German industry giant ThyssenKrupp and Indian behemoth Tata have signed a memorandum of understanding on the merger of their European steel operations. The move is to address overcapacities in the market.
The agreement in principle reached Wednesday between Germany's ThyssenKrupp and India's Tata follows more than a year of tough negotiations on a tie-up that would combine the two companies' steel businesses.
ThyssenKrupp announced the final accord would be signed at the beginning of next year.
It indicated the merger would lead to annual synergies of 400 to 600 million euros ($480 to $720 million), adding that up to 4,000 jobs would have to be cut in the joint venture — that's about 8 percent of the joint workforce.
The new entity will be headquartered in the Netherlands, with ThyssenKrupp and Tata both expected to hold a 50-percent stake each. The merged businesses will initially employ some 48,000 people.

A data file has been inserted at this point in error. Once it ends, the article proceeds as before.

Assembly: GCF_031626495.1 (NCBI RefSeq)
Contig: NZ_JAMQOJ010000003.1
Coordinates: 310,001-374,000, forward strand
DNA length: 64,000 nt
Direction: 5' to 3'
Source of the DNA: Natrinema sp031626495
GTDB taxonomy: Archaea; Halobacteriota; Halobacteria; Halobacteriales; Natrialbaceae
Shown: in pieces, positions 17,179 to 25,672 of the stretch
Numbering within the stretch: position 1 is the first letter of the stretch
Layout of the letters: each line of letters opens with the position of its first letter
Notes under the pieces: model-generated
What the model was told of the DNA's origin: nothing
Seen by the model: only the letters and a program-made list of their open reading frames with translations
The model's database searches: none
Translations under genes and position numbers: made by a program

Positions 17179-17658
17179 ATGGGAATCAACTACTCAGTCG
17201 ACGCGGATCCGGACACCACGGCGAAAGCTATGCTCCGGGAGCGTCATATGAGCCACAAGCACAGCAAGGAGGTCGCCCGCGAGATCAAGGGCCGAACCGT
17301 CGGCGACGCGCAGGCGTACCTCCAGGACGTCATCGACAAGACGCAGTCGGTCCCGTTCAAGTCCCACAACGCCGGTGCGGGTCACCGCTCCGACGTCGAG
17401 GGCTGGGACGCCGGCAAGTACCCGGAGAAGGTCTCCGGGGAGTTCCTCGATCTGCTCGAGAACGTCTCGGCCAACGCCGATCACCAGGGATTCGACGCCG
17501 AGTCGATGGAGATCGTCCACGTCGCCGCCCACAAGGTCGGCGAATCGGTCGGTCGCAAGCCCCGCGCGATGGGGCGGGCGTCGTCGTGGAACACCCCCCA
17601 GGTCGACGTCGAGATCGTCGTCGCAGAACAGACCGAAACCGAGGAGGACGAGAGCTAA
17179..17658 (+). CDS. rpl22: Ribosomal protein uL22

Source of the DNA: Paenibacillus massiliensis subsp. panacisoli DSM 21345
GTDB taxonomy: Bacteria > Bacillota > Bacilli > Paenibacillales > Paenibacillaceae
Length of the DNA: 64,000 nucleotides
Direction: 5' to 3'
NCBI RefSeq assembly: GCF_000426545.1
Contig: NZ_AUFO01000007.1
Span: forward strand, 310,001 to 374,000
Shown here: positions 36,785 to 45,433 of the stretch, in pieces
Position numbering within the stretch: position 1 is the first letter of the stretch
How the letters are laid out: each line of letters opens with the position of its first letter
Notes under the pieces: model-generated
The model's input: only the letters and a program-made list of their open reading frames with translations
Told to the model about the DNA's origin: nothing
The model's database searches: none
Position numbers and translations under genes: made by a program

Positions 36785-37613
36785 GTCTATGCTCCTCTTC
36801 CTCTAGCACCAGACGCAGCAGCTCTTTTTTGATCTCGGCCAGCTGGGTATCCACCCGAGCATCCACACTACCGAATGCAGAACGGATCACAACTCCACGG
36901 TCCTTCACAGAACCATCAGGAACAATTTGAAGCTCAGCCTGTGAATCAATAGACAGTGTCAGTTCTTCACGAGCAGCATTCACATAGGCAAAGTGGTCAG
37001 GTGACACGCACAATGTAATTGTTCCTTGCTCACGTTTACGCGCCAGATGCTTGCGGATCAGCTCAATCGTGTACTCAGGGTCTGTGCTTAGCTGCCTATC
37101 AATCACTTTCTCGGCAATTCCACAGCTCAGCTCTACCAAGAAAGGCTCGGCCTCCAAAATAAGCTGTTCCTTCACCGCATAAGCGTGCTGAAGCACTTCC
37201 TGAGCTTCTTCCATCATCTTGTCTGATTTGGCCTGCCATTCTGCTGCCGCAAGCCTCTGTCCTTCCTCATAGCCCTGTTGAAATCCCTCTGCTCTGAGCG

Dutch Prime Minister Mark Rutte said in a tweet he was glad the headquarters of the merged company would be in his country, praising Tata's pledge to keep operations going at the IJmuiden steel plant.
The tie-up is subject to approval by ThyssenKrupp's supervisory board, which has been in favor of combining operations to address the problem of overcapacities.
The German company's works council said earlier it was prepared to consider a merger with Tata, softening its no-go rhetoric over the consolidation plan.
Nevertheless, trade union and staff council activists are putting up a fight to prevent massive job cuts. They have called a protest rally in the western German town of Bochum for this Friday, with at least 5,000 steelworkers expected to attend.
hg/jd (dpa, Reuters)